|Scientific Name:||Neritina granosa|
|Species Authority:||Sowerby, 1825|
|Red List Category & Criteria:||Vulnerable B1ab(ii,iii,iv) ver 3.1|
|Assessor/s:||Cordeiro, J. & Perez, K.|
|Reviewer/s:||Bohm, M., Collen, B. & Seddon, M.|
|Contributor/s:||Dyer, E., Soulsby, A.-M., Whitton, F., Kasthala, G., McGuinness, S., Milligan, HT, De Silva, R., Herdson, R., Thorley, J., McMillan, K., Collins, A., Offord, S., Duncan, C. & Richman, N.|
Neritina granosa has been assessed as Vulnerable under criterion B1ab(i,ii,iii,iv) due to its restricted distribution. It has an estimated extent of occurrence of less than 20,000 km2, a severely fragmented distribution, is unlikely to occur in more than ten locations (based on current knowledge of stream occupancy) and shows a decline in habitat quality, number of locations, and AOO. It is extirpated from some islands. If it were possible to estimate population declines (or use a proxy), then this species may qualify for a higher threat category.
|Range Description:||This species is found in high quality streams on four Hawaiian islands. It was historically on all the islands of Kaui, Maui, Molokai, Hawaii and Oahu, restricted to high-quality streams (Hawaii Biological Survey 2010). It is likely now to be present in around six to ten locations, based on known stream occurrences (see population section), and is only confirmed from four of the Hawaiian islands, Maui, Hawaii, Kaui, and Oahu (Hodges 1992, Hodges and Allendorf 1998, Fitzsimons et al. 2005, Hau 2007, Hawaii Watershed Atlas 2008, Kido 2008, Hawaii Biological Survey 2010). Its estimated extent of occurrence is less than 20,000 km2.|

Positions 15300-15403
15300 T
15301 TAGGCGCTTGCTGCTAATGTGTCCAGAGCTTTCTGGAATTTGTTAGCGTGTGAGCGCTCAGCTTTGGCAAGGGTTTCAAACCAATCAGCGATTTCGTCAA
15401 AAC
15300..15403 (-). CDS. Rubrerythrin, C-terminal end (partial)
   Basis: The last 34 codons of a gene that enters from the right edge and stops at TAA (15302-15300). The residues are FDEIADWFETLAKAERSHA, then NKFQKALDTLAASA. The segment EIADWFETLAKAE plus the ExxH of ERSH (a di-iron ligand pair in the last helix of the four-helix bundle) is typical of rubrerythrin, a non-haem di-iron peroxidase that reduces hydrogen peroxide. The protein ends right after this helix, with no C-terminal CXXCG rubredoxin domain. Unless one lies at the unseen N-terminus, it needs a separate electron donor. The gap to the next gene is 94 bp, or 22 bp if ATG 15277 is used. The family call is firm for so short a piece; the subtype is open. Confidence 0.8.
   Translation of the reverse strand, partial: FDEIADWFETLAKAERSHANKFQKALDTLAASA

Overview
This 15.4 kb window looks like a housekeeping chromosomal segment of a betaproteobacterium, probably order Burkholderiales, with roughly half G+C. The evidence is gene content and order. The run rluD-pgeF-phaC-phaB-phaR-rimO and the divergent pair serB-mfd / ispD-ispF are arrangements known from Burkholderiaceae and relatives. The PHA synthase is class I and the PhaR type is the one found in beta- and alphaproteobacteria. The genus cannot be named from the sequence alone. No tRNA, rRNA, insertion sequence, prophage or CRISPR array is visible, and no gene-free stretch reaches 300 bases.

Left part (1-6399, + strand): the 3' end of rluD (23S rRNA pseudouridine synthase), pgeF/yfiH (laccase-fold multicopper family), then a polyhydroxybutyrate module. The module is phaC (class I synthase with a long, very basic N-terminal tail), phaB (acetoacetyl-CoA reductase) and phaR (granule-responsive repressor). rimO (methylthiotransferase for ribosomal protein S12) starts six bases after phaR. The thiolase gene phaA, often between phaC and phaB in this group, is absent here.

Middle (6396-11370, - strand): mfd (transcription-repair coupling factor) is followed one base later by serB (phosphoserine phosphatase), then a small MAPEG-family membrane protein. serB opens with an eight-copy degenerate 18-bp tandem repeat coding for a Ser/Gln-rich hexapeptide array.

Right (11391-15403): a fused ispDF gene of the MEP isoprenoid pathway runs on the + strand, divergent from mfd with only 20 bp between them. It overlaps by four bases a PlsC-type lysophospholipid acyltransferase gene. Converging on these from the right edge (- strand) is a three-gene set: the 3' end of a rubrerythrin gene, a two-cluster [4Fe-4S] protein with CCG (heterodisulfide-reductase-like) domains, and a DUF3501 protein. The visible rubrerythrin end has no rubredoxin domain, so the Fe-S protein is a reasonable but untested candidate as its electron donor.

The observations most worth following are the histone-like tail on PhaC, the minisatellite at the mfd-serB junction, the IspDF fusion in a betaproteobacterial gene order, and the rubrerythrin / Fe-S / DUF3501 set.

Native:United States (Hawaiian Is.)
|Range Map:||Click here to open the map viewer and explore range.|
This species was formerly common in Hawaii, but has declined throughout its range and is now present in only a few relatively pristine streams (Brooks 2009).
Maui: Hodges (1992) and Hodges and Allendorf (1998) reported populations ranging from 70,000 to 350,000 individuals in three streams on Maui and many other stream populations probably were of a similar size, although some may have been larger. Monthly counts were from 576 in Ïao Stream (1999-2004) while Honomanü Stream counts were from 67912 (Hau 2007). Known number of locations is at least three (three streams), but may be more.
Hawaii: Recent surveys on Kawainui stream, Hawaii island, found this species in densities of 9.5 ind m-2 in the middle part of the stream (Hawaii Watershed Atlas 2008). Known number of locations is at least one (Kawainui stream), but may be more.